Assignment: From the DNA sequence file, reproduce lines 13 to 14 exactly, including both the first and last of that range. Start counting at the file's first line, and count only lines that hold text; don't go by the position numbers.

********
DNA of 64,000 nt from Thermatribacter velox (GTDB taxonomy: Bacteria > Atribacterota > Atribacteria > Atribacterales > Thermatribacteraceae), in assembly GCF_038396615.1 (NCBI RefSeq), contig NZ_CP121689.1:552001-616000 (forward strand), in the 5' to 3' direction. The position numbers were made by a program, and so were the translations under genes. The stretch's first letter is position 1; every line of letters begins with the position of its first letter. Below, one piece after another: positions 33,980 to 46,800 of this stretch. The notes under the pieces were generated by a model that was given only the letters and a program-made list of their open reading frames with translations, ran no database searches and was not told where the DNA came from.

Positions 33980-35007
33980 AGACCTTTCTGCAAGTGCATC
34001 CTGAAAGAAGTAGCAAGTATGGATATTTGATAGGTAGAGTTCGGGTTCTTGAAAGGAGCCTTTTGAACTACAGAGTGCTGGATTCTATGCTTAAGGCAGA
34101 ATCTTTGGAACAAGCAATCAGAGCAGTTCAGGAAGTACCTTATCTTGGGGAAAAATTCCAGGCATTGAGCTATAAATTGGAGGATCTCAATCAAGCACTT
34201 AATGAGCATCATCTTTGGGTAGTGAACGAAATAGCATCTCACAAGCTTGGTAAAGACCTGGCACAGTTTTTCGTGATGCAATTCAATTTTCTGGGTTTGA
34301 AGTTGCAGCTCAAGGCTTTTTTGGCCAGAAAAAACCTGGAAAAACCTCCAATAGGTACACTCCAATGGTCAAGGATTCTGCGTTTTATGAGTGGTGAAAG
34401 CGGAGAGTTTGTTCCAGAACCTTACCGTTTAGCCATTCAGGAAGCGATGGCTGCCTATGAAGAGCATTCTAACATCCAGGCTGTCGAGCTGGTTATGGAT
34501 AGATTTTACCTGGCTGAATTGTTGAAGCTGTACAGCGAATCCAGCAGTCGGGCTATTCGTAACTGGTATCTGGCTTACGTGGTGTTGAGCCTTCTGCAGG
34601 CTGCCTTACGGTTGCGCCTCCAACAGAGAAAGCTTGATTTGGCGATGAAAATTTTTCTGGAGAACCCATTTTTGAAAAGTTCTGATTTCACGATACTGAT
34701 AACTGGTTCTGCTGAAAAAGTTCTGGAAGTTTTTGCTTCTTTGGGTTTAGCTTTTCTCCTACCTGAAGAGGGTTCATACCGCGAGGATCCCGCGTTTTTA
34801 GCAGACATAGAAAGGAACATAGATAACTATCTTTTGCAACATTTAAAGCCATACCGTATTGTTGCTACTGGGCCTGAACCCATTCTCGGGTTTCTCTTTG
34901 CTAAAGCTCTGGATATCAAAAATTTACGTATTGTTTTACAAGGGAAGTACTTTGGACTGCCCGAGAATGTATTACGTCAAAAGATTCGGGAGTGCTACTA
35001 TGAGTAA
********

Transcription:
34901 CTAAAGCTCTGGATATCAAAAATTTACGTATTGTTTTACAAGGGAAGTACTTTGGACTGCCCGAGAATGTATTACGTCAAAAGATTCGGGAGTGCTACTA
35001 TGAGTAA